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Mitigating network storms

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w6bi's picture
Mitigating network storms

It's been about a month since we deployed a version of the AREDN software with a patch designed to mitigate network routing storms across the SoCal network.  Developed by Tim KN6PLV, the patch is actually pretty benign; it just makes OLSR, the routing daemon, somewhat smarter about recognizing storms and suppressing them.  Think of it as a vaccine for the network

Over the last month we gradually deployed it in most of the K6PVR nodes in Ventura County and western L.A. County, the K6ECG nodes on Mt. Wilson, and the K6BFG node on Magic Mountain.  And Keith AI6BX has deployed it in about 10 nodes in and around the Inland Empire.  As of this morning 40 nodes were running it and many of them are high-traffic nodes, which are the most effective places for the patched code to reside.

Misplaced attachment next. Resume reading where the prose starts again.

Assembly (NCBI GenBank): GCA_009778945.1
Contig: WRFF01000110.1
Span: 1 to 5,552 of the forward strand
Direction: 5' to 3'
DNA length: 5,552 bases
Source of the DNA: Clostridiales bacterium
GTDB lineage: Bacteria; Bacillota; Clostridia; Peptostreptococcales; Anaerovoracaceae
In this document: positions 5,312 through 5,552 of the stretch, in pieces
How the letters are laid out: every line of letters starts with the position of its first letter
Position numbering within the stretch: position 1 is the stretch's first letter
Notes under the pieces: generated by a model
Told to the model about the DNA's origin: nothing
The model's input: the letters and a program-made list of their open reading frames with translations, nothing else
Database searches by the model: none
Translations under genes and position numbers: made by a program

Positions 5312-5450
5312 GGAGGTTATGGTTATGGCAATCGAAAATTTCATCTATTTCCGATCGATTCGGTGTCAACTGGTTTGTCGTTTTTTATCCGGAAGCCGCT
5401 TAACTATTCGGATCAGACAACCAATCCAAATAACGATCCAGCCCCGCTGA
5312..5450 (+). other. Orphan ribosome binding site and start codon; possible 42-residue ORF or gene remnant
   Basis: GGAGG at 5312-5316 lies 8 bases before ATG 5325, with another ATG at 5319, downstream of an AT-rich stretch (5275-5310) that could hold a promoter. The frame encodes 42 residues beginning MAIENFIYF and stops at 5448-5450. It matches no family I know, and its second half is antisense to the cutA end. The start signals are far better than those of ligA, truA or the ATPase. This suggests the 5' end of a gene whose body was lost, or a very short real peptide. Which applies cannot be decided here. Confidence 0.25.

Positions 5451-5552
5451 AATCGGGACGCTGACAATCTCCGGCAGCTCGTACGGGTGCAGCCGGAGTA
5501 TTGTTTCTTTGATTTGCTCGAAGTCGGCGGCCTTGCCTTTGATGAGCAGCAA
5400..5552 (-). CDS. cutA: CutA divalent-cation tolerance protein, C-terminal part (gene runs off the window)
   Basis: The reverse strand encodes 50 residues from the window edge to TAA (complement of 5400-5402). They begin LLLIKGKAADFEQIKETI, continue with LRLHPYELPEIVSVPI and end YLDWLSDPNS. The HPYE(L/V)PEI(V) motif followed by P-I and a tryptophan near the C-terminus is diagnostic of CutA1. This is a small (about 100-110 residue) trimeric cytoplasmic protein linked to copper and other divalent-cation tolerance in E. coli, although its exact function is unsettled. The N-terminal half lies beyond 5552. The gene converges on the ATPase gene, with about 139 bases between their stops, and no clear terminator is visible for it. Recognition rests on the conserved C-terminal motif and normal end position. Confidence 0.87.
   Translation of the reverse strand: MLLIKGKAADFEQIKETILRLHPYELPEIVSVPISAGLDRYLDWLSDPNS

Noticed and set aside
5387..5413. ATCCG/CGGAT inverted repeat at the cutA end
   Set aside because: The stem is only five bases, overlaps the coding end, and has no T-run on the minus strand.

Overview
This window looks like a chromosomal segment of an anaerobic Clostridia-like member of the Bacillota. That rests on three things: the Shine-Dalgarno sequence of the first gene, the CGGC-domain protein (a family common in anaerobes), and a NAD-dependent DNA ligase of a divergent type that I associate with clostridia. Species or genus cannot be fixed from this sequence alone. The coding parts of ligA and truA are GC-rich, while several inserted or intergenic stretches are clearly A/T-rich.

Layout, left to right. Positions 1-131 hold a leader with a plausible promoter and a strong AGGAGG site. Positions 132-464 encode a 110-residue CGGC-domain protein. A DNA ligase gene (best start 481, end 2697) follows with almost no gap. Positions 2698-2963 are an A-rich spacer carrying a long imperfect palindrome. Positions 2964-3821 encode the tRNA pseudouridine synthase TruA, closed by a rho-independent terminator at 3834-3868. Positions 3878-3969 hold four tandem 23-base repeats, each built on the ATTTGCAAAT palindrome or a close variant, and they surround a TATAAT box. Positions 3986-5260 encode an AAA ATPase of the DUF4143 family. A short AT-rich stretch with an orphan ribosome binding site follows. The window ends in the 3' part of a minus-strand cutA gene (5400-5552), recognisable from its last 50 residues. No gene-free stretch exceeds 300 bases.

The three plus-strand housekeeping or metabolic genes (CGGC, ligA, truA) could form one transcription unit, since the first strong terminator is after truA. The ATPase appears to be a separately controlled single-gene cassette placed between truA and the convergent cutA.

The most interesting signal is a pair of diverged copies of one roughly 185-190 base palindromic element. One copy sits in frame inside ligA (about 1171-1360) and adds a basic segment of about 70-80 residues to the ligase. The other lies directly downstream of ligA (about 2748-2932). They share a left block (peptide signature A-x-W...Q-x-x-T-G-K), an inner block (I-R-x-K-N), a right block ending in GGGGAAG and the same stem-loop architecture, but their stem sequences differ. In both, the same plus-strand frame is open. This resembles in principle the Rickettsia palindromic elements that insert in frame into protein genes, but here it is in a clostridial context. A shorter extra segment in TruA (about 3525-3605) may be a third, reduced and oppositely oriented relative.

Absence of evidence is not evidence of absence, but since we deployed the patch the network has been quite stable.  The network monitoring tool Tim developed now consistently fails to report any evidence of routing storms.  Prior to pushing out the patch in SoCal we saw a couple.   SFWEM (the San Francisco Wireless Emergency Mesh), which is a much more highly-meshed network than SoCal, saw many of them. 

As a result of our positive outcomes while testing, the AREDN devs have merged KN6PLV's patch into the github repository.  Expect it to show up in tomorrow's nightly build.

If you run a high-traffic node, or are in a highly-meshed network, I encourage you to use this nightly build.  Your network will thank you.

Orv W6BI

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